If you're unable to find a perfect spot Peter recommends using artificial light like fluorescent or LED grow light that will provide the plant with enough light. However, he does warn to keep the lights at least 10 to 18 centimetres away from the plants. 

Peter Ivanov gardening expert
Peter Ivanov

Peter has been a gardening and plant expert at Fantastic Gardeners for over 8 years,  he is now one of the company's top-performing experts and manages over 6 teams of gardeners. He works on creating stunning landscapes and prioritises sustainability in his gardening methods. 

2. Ensure the right soil mix

A plant's soil mix can make all the difference and the reason why it's important to know when to repot a plant as the soil provides key nutrients.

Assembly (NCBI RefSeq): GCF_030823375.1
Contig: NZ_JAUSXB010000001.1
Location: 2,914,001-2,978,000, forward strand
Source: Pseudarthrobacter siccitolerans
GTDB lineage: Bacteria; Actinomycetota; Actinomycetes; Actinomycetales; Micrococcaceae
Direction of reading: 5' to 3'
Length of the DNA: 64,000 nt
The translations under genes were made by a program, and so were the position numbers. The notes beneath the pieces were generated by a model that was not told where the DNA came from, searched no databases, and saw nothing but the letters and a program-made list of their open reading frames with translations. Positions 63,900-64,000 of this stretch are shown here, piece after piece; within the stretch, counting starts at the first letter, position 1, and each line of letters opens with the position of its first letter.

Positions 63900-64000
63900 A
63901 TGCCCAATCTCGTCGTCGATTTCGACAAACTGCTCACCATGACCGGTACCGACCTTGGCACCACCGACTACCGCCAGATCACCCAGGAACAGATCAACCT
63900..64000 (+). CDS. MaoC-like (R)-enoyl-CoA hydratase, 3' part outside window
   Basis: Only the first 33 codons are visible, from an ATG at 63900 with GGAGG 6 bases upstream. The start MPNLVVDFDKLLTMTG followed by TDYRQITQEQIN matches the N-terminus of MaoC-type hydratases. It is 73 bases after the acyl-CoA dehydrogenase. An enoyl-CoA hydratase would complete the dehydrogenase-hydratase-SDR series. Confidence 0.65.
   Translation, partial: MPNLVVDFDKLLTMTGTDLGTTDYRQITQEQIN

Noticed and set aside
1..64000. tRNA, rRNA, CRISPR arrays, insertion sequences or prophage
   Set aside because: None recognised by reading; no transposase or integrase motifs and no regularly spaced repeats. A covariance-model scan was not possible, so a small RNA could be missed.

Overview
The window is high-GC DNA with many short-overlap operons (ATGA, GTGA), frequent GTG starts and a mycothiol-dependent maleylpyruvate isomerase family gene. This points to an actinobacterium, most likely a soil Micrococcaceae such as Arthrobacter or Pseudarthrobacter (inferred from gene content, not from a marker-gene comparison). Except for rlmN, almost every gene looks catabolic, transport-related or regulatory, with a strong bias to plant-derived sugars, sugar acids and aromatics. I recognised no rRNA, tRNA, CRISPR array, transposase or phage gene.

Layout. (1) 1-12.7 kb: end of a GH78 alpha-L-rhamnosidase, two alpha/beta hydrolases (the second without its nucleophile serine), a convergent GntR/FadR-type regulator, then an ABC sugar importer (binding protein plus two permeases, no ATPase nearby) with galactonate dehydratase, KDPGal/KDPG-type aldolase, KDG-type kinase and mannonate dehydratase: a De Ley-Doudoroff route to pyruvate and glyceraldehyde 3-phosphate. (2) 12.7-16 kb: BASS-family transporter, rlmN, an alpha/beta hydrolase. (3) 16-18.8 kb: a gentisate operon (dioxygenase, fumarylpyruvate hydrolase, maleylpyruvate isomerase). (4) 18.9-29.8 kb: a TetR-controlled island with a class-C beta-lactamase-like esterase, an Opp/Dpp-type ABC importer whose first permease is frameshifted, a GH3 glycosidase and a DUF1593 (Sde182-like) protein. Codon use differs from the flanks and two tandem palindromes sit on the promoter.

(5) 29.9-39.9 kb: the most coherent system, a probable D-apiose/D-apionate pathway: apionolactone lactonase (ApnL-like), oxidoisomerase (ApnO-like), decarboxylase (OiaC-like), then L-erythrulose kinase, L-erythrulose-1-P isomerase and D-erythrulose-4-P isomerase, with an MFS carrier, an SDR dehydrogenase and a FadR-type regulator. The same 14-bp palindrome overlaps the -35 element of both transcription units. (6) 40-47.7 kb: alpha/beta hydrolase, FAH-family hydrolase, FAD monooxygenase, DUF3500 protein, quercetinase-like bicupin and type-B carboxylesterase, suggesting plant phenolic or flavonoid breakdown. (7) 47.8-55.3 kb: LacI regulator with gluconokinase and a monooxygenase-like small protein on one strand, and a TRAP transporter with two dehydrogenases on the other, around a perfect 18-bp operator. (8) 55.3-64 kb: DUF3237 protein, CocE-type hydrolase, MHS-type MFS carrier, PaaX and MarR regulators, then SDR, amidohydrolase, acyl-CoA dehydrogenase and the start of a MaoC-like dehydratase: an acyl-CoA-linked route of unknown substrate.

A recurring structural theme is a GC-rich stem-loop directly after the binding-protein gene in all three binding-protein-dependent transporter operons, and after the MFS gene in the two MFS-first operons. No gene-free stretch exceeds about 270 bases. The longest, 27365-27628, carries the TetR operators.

"Venus fly traps need a well-draining, acidic soil mix, such as sphagnum peat moss and perlite or sand mixture, which is most commonly recommended. In any case, avoid using regular potting soil, because it can be too nutrient-dense and harm the plant," explains Peter. 

Knowing how to repot your plant into well-draining soil will allow it to improve its overall health and ability to grow.  

3. Control external conditions

picture of humidifier in room with plant

(Image credit: Getty Images)

Unlike how to care for a peace lily, the Venus fly trap requires a more exotic climate in order to thrive. The plant is a perennial native to the swampy regions of the Carolinas in the United States. 

Peter explains that here they grow in nutrient-poor, acidic soils and replicating these conditions as closely as you can will be the best way of maintaining your plant's health.